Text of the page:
Success Stories

Chad Leighton “The Job Whisperer” finds careers for people with disabilities

A woman and a man smiling with the coast of Maine behind them
Chad with his wife, Melonie, in Kennebunk, Maine.

Chad Leighton has helped more than 50 people with disabilities find a career in the community. Within Goodwill, he’s called “The Job Whisperer.”

Chad works for Goodwill’s Workforce Services. When a client has a tough time finding a job, Chad’s patience, persistence, and a good attitude are the keys to helping his clients land a great career opportunity.  For one client, it took over a year and a half to find the right job. But Chad kept following up on job leads, checking in with the client, and showing up. He said people appreciate that he doesn’t give up on them.   

“My human side develops a relationship with the client. It’s not just someone that’s looking for a job. I get to understand what’s going on in their lives,” he said.  

Chad manages referrals for Bootcamp, a Vocational Rehabilitation program through the Maine Department of Labor. At Bootcamp, Goodwill staff teach high school students who have disabilities job skills to prepare them for the workforce. People with disabilities have higher unemployment rates, so Bootcamp works to set young people up for success to move into the workforce after high school. Chad also works directly with adults in central Maine who receive supports from Vocational Rehabilitation.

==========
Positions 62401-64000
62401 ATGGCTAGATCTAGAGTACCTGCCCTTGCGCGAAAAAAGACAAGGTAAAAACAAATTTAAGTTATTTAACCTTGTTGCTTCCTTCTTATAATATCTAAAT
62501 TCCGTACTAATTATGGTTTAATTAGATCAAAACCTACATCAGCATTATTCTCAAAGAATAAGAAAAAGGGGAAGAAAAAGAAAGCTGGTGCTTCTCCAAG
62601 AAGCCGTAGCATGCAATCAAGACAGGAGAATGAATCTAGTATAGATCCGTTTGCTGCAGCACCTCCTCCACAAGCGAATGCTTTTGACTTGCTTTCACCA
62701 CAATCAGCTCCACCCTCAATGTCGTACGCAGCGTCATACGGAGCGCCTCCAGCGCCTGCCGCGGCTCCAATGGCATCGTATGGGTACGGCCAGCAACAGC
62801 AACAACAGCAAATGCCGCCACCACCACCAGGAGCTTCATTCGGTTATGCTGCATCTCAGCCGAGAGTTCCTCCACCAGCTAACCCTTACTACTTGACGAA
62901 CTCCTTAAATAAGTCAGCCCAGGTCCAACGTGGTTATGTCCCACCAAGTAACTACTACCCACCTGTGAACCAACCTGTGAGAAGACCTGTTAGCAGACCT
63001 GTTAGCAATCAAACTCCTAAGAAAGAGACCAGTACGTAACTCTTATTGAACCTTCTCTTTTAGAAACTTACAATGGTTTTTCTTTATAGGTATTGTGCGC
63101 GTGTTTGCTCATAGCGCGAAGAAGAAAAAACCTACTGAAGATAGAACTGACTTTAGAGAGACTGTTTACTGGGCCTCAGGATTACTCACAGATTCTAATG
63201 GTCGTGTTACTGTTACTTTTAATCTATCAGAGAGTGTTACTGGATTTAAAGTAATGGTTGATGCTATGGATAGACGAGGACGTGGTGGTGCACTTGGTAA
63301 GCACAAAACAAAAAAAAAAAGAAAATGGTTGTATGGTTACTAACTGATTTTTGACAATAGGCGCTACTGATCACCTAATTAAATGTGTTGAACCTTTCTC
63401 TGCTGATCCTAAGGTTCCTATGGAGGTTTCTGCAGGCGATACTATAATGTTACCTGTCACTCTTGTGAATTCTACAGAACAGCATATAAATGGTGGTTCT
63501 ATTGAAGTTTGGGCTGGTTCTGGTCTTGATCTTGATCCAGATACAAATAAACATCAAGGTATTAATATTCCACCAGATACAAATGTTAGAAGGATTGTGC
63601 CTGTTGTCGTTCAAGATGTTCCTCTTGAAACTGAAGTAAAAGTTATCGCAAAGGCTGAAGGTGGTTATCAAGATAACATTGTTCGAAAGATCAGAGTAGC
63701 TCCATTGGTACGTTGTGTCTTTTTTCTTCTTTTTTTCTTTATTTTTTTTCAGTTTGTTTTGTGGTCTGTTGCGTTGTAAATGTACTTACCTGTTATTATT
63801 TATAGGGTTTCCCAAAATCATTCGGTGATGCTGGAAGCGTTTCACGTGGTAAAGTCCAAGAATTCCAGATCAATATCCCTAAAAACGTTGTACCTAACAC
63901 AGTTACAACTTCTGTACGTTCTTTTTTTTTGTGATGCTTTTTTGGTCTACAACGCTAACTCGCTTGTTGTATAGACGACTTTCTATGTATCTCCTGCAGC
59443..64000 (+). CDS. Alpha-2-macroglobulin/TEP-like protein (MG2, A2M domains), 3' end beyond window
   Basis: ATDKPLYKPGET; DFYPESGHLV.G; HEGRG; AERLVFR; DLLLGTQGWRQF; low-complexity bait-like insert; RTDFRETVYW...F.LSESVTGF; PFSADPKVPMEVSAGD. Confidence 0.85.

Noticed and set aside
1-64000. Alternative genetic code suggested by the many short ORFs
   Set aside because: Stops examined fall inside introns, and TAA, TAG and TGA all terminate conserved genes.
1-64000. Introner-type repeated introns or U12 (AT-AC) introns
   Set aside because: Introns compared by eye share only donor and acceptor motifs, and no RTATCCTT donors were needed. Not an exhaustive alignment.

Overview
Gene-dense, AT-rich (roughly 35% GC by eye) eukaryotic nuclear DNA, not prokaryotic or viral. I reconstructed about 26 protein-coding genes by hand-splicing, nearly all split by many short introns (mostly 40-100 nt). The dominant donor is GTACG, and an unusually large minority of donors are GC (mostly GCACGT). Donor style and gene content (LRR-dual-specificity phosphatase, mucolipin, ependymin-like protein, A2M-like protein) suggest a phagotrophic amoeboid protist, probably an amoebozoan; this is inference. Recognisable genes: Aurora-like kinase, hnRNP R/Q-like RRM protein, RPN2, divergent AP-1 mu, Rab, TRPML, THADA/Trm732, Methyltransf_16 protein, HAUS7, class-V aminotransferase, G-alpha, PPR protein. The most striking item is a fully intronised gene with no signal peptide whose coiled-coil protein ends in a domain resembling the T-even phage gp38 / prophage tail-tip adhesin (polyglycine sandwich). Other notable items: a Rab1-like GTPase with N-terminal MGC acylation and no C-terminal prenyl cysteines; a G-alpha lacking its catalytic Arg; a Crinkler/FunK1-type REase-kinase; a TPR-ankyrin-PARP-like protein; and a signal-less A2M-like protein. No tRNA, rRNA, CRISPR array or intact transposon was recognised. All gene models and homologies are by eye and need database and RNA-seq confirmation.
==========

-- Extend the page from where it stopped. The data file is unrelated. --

Recognizing that a job is more than a paycheck, Chad said people also get a sense of pride. It’s a reason to get up every day and function as a person. This is what many people look for in life — dignity and purpose. Of course, for some people a job is only about the paycheck, but for many of the people he serves, it is for that sense of purpose.  

It can be hard for someone with a disability to find a job they love. Sometimes a hiring manager has difficulty looking beyond a disability to find the person’s abilities. Chad helps with that matchmaking. He helps employers and hiring managers understand how an employee can add value, and he helps the client build skills and learn the job to become as independent as possible. Often Chad can offer a free-to-the-employer paid work experience. This allows a potential employer to “try out” a client for several weeks to see if they would be a good fit. The client gets on-the-job support during this time, and for as long as they need it after — all while working to become as independent as possible.

One of Chad’s clients is visually impaired. This man lives in a rural town in Maine, and experienced social isolation. A job became his outlet to the world. It helped build his confidence and connection to society. 

The passion Chad brings to his job comes from a personal level. He had the same issue in his life when he had to stop work due to his own disability. He knows it is overwhelming.

Chad said, “For me, getting back into doing this work has been the most fulfilling type of work that I’ve done. I hope that I can translate that into the success of the clients that I work with. You know, being able to relate to them and then seeing them succeed.” 

Like this? Share it: